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Ariel Castro pleads guilty, accepts life behind bars
Unlike previous appearances in court, Castro this time appeared engaged, looking up at the judge rather than down at the floor and speaking clearly. He wore glasses for the first time and said he was able to see his surroundings.
“I knew that when I first spoke to the FBI agent when I first got arrested,” he said later.
After the news broke that the three women had managed to escape from Castro’s house in a poor section of Cleveland, the city and the nation were shocked by the degree and duration of the captivity. Many sought to understand how the imprisonment could have gone on and why it began.
The women _ Amanda Berry, 27; Gina DeJesus, 23; and Michelle Knight, 32 _ were held in seclusion, sometimes chained within the home. The women disappeared between 2002 and 2004, when each was in her teens or early 20s.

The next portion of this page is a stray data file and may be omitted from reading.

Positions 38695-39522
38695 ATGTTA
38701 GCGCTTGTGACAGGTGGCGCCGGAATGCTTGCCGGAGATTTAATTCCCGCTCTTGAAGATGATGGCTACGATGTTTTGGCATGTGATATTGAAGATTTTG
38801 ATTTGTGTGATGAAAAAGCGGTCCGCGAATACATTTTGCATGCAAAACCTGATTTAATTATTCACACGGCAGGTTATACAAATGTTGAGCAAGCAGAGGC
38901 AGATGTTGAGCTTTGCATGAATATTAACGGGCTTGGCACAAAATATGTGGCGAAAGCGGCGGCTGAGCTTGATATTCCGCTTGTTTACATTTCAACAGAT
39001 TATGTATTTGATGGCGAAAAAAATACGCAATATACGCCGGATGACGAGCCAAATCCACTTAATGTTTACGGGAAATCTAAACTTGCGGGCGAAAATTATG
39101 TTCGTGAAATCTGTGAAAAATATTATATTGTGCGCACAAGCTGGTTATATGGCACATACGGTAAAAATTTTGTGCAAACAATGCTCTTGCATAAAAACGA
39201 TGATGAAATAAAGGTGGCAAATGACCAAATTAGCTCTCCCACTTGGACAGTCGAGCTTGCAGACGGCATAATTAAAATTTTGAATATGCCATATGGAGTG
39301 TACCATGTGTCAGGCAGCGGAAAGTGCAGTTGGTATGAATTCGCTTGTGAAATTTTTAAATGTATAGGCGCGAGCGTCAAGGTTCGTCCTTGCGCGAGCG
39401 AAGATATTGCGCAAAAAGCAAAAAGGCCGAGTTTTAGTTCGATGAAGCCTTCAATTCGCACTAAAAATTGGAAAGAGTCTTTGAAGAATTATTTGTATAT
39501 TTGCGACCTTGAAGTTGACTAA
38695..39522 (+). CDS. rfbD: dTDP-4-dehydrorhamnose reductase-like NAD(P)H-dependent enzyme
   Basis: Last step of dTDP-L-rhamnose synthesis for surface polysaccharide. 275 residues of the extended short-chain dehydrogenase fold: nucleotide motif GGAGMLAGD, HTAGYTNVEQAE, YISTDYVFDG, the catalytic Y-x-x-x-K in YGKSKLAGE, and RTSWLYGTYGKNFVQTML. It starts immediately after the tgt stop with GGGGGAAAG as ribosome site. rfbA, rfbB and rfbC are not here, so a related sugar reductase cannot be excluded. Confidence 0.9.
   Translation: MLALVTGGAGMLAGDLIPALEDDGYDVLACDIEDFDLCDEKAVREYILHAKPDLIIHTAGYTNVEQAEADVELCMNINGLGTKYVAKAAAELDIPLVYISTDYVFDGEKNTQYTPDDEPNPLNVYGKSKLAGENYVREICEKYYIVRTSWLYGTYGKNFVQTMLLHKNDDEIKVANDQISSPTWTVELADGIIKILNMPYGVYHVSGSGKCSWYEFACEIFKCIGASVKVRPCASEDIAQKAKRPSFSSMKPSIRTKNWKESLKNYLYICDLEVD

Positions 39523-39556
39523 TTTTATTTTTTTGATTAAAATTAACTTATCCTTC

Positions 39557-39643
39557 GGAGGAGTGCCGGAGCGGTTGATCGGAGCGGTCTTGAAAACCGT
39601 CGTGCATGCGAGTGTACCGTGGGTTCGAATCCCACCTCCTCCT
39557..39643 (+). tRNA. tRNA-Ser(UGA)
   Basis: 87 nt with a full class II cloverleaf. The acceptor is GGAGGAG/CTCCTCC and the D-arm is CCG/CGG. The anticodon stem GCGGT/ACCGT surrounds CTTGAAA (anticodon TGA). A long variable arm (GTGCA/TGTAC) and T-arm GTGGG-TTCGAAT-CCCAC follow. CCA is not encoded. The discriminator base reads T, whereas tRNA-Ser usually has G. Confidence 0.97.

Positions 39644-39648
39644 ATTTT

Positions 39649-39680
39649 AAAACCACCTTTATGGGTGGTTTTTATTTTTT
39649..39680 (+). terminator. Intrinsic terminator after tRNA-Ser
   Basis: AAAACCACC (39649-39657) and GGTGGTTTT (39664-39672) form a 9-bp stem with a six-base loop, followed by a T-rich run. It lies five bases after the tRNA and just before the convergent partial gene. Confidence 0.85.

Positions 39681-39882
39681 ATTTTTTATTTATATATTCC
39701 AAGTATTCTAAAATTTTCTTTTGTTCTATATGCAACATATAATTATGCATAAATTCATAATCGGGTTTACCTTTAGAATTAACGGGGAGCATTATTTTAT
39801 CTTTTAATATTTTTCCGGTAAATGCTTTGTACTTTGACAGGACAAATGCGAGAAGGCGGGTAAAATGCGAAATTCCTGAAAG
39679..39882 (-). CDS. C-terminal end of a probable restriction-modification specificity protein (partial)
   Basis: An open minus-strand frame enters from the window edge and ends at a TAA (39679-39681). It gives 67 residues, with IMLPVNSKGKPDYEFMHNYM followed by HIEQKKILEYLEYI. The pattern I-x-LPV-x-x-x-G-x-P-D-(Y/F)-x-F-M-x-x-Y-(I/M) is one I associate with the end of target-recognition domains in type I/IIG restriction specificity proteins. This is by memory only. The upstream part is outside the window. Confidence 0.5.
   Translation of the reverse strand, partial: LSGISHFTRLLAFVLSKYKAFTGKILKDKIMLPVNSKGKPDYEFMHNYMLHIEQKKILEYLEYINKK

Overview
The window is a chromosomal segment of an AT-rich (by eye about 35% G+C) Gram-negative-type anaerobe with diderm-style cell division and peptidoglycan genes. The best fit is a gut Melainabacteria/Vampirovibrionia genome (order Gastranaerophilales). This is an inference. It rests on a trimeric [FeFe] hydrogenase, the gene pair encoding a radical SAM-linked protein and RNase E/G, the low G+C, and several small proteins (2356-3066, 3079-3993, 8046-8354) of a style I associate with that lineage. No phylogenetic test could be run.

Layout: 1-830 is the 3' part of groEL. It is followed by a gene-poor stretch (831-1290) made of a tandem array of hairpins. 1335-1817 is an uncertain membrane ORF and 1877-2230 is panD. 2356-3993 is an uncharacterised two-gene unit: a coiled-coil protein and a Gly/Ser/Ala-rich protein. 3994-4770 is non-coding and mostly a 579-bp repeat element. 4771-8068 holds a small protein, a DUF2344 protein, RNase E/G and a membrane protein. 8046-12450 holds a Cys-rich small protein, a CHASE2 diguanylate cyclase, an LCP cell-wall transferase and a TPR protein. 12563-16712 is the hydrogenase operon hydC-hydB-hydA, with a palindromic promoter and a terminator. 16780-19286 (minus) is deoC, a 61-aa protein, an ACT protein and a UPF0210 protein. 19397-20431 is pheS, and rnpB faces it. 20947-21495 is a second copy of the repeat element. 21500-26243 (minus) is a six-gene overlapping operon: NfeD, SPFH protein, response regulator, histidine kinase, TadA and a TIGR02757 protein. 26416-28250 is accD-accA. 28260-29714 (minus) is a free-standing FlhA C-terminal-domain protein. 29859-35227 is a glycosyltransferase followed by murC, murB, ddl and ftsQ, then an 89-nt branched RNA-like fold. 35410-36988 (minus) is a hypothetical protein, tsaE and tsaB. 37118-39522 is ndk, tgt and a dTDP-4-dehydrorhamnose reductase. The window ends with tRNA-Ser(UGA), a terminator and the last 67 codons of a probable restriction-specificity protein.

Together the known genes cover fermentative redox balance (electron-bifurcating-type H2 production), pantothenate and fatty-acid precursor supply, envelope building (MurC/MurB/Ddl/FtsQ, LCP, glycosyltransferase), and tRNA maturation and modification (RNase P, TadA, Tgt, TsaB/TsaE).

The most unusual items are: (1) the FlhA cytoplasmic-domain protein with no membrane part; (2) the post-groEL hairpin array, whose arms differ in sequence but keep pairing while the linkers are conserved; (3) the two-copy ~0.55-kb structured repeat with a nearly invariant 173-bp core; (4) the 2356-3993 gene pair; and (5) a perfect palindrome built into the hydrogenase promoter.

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Prosecutors and defense lawyers have been working for weeks on a plea deal that was announced more than a month after the women broke their silence in a written statement. They said they were “hopeful for a just and prompt resolution” and had “great faith in the prosecutor’s office and the court.” On July 8, the three released a YouTube video, thanking people.
Castro had been scheduled for trial Aug. 5 on a 977-count indictment, but 40 counts were dropped as part of the deal.
Wearing handcuffs and an orange jail jumpsuit, the bearded Castro looked forward and repeatedly said he knew what was going on in court and that he agreed with the final disposition of the case.
“I am aware of that,” Castro replied.
Russo asked whether Castro understood that he was pleading guilty and admitting to all that had been charged.
As part of the plea deal, Castro’s home will be turned over to county officials and will be demolished.
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